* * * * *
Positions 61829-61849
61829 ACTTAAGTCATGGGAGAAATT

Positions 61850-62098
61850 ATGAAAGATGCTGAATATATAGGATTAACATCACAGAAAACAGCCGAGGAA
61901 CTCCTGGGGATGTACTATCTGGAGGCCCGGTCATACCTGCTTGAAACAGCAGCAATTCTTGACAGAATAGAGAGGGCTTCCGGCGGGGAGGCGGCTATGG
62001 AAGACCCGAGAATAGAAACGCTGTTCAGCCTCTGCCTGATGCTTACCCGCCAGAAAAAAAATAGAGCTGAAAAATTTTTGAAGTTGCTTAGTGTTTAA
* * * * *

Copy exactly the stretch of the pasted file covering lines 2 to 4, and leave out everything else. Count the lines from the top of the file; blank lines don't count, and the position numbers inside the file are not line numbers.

61829 ACTTAAGTCATGGGAGAAATT

Positions 61850-62098
61850 ATGAAAGATGCTGAATATATAGGATTAACATCACAGAAAACAGCCGAGGAA